the loneliness felt at cock-crow
I cannot speak a word of Irish, which is the official language of Ireland, in use - so to speak - at least for the last 2,500 years, outlawed by the British in the 19th century, an act that eventually, during the fight for independence in the 20th century, lead to the modern era Celtic Revival including a sudden deep interest in the Irish language. So, thank you Britain.
All I know is trivia, that there are no Irish words for yes or no, but at least three for woman. Also, three different sets of numbers, one for humans, one for non-humans and one for the maths.
My Irish family can speak Irish, some better than others, some mumble along if need be. Most of them have complicated Irish names like Caoilfhoinn, Rionagh, Eavan, Aoife, Oisin, Tadgh - and these do not even include what my man's R stands for or our daughter's S, but both are equally mysterious.
My Irish family has a great time listening to non-Irish speakers trying to pronounce their names. They all hated - more or less - having to learn Irish at school and university where it was compulsory. R had to sit his Irish exam twice before he was allowed to teach science.
My Irish family couldn't give a damn whether anybody speaks Irish or not as long as they speak up and share what's bothering them.
As for cock-crow, this is the time in very early morning when it begins to get light. Just in case.
Whereas loneliness is up for individual definition.
But when you bung it all together, cock-crow, loneliness, early morning, a distant single bird waking up with a chirp, your lack of sleep, the human silence everywhere, that big knot of fear in your stomach, an inconspicuous little box of dreadful drugs on the bedside table, there's that one word for it in Irish. Just in case.
Ancient Irish traditional tune in support of my post:
I love this word, love that the Irish have a word for it. Love that is obviously an old word too, which means that people have been feeling loneliness for centuries, which means I'm not alone in feeling lonely.
My granny was Irish, born in County Cork. Sadly I only ever met her twice in my life. Apparently she had a wonderful sense of humor which makes sense, my mum did as well.
And because you posted larmhaireacht, I looked it up and found another useful word to add to my vocabulary. Thank you.
This verb doesn’t have an exact equivalent in English; it means to smear something (or someone) with excrement.
I know the feeling of that word so well, the moment i open my eyes each morning, before i can properly brace myself for the day. it is the moment when i miss everyone who isn't here, and everything i have lost, or never had. how can one miss what one never had? ancient memories inform that word. it is a good one to know, just in case.ReplyDelete
Well. A language that has a word for what I've been calling "existential angst" for forever because I had no other word for it.ReplyDelete
English falls so short of words that really convey proper sentiments.ReplyDelete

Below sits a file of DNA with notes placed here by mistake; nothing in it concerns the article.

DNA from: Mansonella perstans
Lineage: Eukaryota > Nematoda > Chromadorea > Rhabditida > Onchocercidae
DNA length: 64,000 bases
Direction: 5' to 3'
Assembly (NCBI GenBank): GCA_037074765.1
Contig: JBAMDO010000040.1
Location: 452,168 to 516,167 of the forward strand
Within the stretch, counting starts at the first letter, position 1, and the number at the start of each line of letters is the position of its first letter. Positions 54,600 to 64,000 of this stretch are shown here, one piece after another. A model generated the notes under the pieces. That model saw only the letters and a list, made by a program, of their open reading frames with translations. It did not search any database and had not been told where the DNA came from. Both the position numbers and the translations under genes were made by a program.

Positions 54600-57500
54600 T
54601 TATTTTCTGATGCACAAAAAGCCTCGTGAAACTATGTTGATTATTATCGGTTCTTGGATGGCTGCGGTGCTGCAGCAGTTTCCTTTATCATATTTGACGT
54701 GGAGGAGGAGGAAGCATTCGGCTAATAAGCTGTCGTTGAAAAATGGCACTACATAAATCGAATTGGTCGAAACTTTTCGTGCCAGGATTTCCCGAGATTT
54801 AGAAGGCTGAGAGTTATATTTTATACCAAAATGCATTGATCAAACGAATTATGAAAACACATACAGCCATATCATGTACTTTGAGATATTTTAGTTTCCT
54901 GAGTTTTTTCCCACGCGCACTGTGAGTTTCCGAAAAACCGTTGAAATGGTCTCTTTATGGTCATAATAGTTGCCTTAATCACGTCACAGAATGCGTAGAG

I think we should start looking up words in different languages that do a better job and begin inserting them until they become common. That's what people around the world do with English...although I don't know why.
I just finished watching Peaky Blinders on Netflix. I loved it. An overly dramatic period peace about the troubles in Ireland just before they became the "troubles". And the star, Cillian Murphy, be still my heart!
Love he music - better than any drug!ReplyDelete
and they say English is hard to learn. I listened to that pronunciation 3 times. at least half those letters weren't necessary. and I did not know that Here Comes The Sun, one of my favorite songs by the Beatles, was an Irish tune. I used to sing it to my grandkids when I would go over to visit. Their dad at the time was a night worker/day sleeper and he would keep all the curtains drawn in all the rooms. I'd go in the kids room to play and the first thing I would do would be to open the curtains and sing that song.ReplyDelete
I didn't know anything about the history of the Irish language, but I had noticed over the years Irish words that seemed unpronounceable to me. I love the cock-crow time of the day. That first hint of light always draws me from my bed to run to the window to watch our earth move slowly toward it.ReplyDelete
I never thought of cock-crow as a lonely time -- but of course, circumstances could change that! I know virtually nothing about the Irish language. We have a couple of kids at school with Irish names, and it seems to me that there's no resemblance between the spelling and the pronunciation.ReplyDelete
I had Irish every day at school from age 4 to age 18 and I never learned that word but I know the feeling well. I'm reading a book about all the linguists from England and the continent whio came to the Blasket Islands in the early 1900's to study Irish and the islanders because they supposedly spoke a purer form being cut off from the mainland. The book's a bit of a slog but I'm persevering because it's bringing all sorts of Irish words up from the dark caves of my mmemory and I'm loving that.ReplyDelete
Note to Liv - We've been watching P.B. too. They may be Irish tinkers but it happens in Birmingham, UK.
I know so many people who took a dislike to Irish because of their experience in school - and having to read Peig Sayer's book.Delete
You may like to watch this fairly lighthearted Irish TV series about a slightly overdedicated young guy attempting to travel around Ireland only speaking Irish: https://youtu.be/eyll-bBZzyk
And more in detail, a documentary from the 1980s about the Blaskets. I am only mentioning it because the film maker was at the time a member of my Irish family (since divorced): https://youtu.be/DM166JoI-Us
Thanks for those links Sabine. I'll check them out. Hope you're having a good start to 2018!Delete